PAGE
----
(D) Ages 10-12, (E) Ages 12-15, Book Reviews, Historical Fiction, Middle Grades, Multicultural, Teen/Adult
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The Journey of Little Charlie by Christopher Paul Curtis

Little Charlie wants to do the right thing even as he agrees to go fetch runaway slaves up north in this gritty middle grades historical fiction novel.

The Journey of Little Charlie by Christopher Paul Curtis. Scholastic, 2018. 256 pages.

  • Reading Level: Middle grades, ages 10-12
  • Recommended For: Middle grades, ages 10-12 and up

Little Charlie Bobo is a giant of a boy, looking older than his 12 years; he takes after his father (“Big Charlie”). It’s the 1850s in Possum Moan, SC, and the Bobos are poor white sharecroppers. After Big Charlie dies, Little Charlie struggles to help his mother work their farm and make their payments. When Cap’n Buck starts harassing them to return the money he claims Big Charlie took, Little Charlie agrees to fulfill the job his dad left unfinished: going with the man to claim some stolen property up north. Cap’n Buck is about as despicable as they come, and Little Charlie begins to form a new plan as he travels north with his miserable boss. He realizes that the stolen property is runaway slaves, and Little Charlie wants no part of that mess.

Christopher Paul Curtis has written a number of highly acclaimed novels about slavery and Civil Rights issues. He takes on the voice of a poor, Southern white kid in this novel and manages to pull off the regional dialect remarkably well. Still, the dialect may turn some hesitant readers off. Reading it aloud (even to yourself) may help readers get a feel for the rhythm and irregular spelling. Authentic redneck dialect from the 1850s will include its share of earthiness, and that may be an additional red flag for some readers (“pissin,” “Gawd,” and the like). Cap’n Buck’s own habits are about as reprehensible as they come, and his descriptions of the slaves and what will happen to them when they are returned to their former owner will make flesh crawl. This novel is not for the faint of heart, for sensitive young readers.

Still, Little Charlie is God-fearing in his way and he bravely does the right thing, even at great risk to himself. He’s not a perfect character, and that makes him more realistic. We are all of us flawed and messed up, even when we are trying to do the right thing. This novel provides an interesting look at slavery in the 1850s through the eyes of an ignorant white kid who’s trying to figure it all out himself. It also shows that the North was just as racist as the South even though there were freedmen living in the North in the 1850s.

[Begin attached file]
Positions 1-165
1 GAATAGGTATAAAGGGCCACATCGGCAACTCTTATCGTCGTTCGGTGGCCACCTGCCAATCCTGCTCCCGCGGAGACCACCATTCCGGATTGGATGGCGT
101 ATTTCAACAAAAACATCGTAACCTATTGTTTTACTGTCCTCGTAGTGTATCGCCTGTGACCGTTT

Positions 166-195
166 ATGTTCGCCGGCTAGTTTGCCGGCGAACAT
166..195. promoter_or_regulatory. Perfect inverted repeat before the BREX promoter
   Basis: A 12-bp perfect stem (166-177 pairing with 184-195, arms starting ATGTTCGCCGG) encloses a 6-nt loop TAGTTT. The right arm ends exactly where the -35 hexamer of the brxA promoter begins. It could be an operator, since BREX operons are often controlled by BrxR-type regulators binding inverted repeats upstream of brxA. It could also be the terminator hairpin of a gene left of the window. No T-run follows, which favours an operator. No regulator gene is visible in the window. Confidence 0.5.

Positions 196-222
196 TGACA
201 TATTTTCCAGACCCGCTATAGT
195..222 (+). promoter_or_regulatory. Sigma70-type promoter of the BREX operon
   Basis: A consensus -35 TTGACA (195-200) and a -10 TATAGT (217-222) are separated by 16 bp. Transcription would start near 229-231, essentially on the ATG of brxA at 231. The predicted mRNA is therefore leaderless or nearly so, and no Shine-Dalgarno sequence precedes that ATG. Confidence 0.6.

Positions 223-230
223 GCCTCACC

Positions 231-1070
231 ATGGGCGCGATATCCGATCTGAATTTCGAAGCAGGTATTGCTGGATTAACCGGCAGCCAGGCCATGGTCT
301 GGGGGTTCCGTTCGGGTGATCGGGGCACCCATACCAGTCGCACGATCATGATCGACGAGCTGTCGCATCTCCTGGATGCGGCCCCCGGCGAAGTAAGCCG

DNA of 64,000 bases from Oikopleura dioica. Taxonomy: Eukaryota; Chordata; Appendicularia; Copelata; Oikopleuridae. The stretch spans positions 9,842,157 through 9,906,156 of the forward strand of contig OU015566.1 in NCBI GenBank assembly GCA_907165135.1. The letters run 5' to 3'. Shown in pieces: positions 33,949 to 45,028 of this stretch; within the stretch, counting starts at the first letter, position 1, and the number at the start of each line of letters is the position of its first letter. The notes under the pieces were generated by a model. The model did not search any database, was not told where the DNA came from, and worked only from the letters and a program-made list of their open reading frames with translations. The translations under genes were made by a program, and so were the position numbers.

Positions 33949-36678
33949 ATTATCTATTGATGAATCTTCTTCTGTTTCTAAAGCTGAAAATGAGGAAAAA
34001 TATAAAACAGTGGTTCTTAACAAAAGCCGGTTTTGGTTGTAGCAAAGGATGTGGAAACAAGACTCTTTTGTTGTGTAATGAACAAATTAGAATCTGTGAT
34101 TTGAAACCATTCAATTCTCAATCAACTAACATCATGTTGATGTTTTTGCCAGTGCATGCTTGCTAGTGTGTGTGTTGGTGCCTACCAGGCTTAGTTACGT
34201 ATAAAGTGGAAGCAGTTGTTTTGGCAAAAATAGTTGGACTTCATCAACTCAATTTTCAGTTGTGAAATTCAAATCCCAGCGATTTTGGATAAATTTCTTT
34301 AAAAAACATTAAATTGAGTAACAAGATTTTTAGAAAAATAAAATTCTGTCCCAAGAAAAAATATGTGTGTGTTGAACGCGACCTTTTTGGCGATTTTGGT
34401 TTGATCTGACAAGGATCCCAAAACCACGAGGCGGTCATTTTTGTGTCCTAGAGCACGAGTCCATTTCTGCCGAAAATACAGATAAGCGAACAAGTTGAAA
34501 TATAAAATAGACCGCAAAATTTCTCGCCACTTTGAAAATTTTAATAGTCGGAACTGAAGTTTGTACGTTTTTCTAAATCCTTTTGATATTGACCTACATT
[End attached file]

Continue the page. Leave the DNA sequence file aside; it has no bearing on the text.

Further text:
Cautions: Language (mostly limited to crude speech, but an occasional “Gawd”) and violence (descriptions of the treatment of slaves)

Overall Rating: 4

  • Artistic Rating: 4
  • Worldview Rating: 4

For other Christopher Paul Curtis novels, check out our review of The Watsons Go to Birmingham – 1963For another story set in the Carolinas during a similar time period, check out Stella By Starlight.


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  1. Meredith Burton says

    I loved the authenticity of characterization in this novel, particularly Little Charlie’s voice. I also thought the author’s ability to describe setting was excellent. It would be comforting to think that Cap’n Buck was over-the-top in his villainy, but from the research I’ve done about racism in that time period, it appears that he wasn’t. I loved the scene of Charlie seeing Cap’n Buck at the river and the scene in the barbershop. We see Cap’n Buck in vulnerable moments, too, so the author is fair in his representation. And, the barbershop scene is just downright funny! And, although I don’t necessarily agree with the methods used by the slaves and freed men, I loved seeing how protective the people were of each other. They were determined to hold onto their freedom at any cost.
    By the way, the audiobook is fantastic!

    The Journey of Little Charlie made me read Elijah of Buckston by the same author, and it was so interesting to read it after reading Journey of Little Charlie. Different perspectives but dealing with the same theme of doing what’s right even if that decision is ridiculed or the majority of others are doing wrong.

    • Good to know the audiobook is good! That would help readers who are struggling with the dialect.

  2. Meredith Burton says

    Oh, yes! The narrator, Michael Crouch, has the perfect youthful voice to portray Charlie, but can also sound sinister or any other way required. And, it did help me to hear the story as the dialect, while not hard to understand, might be hard for younger children to read.

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